Minimal makeup

Facewash, and travel sized shampoo/conditioner so you can carry on your backpack. If you’re checking it just bring a small size.

Washcloth, towel, shower shoes

Passport, travel VISA card (I got mine from AAA and gave my parents access to add more money so I could avoid international bank fees), Euros I got from AAA in advance, student ID/license

Journal, tape, pens, ziplock bags (to keep tickets and receipts)

Tiny umbrella

What are just some basic tips about weekend travel? Pack SUPER light and don’t be afraid to re-wear things! If you fly any of the cheap-o airlines (ex: Ryanair), their carry on bag size and weight restrictions are absolutely tiny, so be sure to check that in advance. Book things in advance if you can. If you’re going to be doing a lot of traveling in one country, get a Eurail train pass (basically buying in bulk for train tickets).

How many people did you normally travel with? For both backpacking and some study abroad trips I traveled with one friend. During study abroad, my weekend groups varied from 4-8, and I personally think 4 is the best! We were able to share rooms, share a whole cabin on the overnight trains, and it was just easier to make an itinerary that pleased everyone. With 8 people we had too many different ideas and plans to coordinate and it got kinda stressful.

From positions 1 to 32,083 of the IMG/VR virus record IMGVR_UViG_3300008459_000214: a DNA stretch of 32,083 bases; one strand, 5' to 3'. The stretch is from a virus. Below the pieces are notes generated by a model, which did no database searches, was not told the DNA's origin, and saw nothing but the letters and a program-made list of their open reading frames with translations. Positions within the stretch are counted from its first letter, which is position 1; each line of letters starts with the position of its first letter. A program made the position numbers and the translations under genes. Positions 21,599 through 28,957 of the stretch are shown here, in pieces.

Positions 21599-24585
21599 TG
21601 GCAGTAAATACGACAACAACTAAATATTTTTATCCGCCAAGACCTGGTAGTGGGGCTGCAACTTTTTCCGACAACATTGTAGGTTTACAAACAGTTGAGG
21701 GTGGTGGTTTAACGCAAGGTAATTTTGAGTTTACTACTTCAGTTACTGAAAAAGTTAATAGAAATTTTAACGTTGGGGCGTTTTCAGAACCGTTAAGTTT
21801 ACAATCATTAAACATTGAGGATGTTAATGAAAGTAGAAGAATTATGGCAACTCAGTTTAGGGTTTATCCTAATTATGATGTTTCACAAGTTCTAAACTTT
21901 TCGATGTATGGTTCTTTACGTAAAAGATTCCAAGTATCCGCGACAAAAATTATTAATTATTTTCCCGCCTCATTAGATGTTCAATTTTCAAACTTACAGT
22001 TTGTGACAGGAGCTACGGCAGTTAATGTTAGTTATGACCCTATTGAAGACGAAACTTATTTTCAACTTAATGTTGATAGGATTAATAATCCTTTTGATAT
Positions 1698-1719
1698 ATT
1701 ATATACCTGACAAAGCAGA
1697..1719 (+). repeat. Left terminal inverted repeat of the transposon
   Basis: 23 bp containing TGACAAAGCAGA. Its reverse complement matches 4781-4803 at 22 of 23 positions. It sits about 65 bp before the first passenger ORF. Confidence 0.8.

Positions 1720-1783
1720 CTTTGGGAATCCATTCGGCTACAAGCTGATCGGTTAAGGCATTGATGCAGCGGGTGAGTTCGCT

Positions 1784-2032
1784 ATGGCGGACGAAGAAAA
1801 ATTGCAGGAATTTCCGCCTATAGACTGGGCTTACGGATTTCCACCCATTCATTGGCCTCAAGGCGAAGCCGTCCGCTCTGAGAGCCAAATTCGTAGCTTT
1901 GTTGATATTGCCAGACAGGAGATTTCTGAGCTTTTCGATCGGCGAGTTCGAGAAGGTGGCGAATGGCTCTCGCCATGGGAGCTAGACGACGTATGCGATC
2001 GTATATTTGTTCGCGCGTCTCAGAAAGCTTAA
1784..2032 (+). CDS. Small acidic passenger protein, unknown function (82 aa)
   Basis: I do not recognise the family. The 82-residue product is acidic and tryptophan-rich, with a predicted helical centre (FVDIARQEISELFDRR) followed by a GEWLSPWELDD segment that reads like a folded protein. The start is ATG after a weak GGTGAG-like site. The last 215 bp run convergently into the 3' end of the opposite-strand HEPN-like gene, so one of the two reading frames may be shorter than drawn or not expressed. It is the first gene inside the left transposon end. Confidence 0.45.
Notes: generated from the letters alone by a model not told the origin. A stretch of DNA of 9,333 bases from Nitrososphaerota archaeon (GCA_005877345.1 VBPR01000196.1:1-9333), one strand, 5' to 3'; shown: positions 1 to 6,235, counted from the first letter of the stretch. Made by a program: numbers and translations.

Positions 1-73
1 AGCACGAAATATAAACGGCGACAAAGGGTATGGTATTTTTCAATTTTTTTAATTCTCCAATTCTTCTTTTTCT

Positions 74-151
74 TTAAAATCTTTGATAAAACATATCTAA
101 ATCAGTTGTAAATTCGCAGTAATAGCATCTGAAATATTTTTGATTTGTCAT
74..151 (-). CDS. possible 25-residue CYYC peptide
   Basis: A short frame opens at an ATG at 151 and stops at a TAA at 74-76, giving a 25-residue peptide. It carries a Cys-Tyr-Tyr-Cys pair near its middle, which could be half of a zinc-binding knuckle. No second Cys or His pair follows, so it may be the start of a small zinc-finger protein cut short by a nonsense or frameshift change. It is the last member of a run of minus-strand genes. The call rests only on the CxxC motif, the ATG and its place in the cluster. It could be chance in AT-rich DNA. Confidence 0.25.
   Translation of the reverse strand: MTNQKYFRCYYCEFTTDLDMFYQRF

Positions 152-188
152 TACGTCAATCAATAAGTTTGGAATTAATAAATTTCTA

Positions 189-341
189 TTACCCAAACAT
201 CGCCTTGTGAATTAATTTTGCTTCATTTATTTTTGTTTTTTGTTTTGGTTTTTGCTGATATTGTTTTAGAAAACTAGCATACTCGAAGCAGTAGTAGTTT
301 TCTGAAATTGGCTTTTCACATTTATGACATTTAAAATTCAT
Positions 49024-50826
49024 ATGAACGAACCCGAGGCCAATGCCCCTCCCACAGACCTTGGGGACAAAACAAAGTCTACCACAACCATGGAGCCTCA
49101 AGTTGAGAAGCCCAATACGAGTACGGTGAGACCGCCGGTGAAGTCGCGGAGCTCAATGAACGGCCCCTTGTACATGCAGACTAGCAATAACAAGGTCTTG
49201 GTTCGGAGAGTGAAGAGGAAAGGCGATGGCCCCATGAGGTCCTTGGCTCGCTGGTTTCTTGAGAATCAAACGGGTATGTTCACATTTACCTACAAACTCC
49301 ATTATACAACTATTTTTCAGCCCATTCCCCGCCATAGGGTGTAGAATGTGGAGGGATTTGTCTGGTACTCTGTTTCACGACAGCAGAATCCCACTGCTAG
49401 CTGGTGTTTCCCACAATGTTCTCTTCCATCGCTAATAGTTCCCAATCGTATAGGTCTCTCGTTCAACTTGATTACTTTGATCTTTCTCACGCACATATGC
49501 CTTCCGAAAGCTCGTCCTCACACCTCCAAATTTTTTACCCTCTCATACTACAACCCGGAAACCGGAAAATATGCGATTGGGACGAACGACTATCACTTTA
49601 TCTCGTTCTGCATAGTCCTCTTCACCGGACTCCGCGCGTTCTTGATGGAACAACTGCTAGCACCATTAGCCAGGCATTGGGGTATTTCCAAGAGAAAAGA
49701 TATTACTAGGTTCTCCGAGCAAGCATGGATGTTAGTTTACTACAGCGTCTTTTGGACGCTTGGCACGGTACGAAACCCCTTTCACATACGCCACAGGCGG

Is it smart to pack light for weekend travel or to be fully prepared? Like I said earlier, PACK LIGHT. Be prepared to walk everywhere, and if you forgot something hopefully one of your friends brought it or maybe someone in your hostel will lend it to you :)


Is it difficult to balance the work and the whole experience of being in a new country? Not at all (at least for me!). Summer courses in general seem to be a little lighter, and your professors understand that you’ll be learning just as much outside the classroom as sitting in it… if not more! We brought out notes and studied on the train and plane rides to pass time and get every minute of travel time that we could!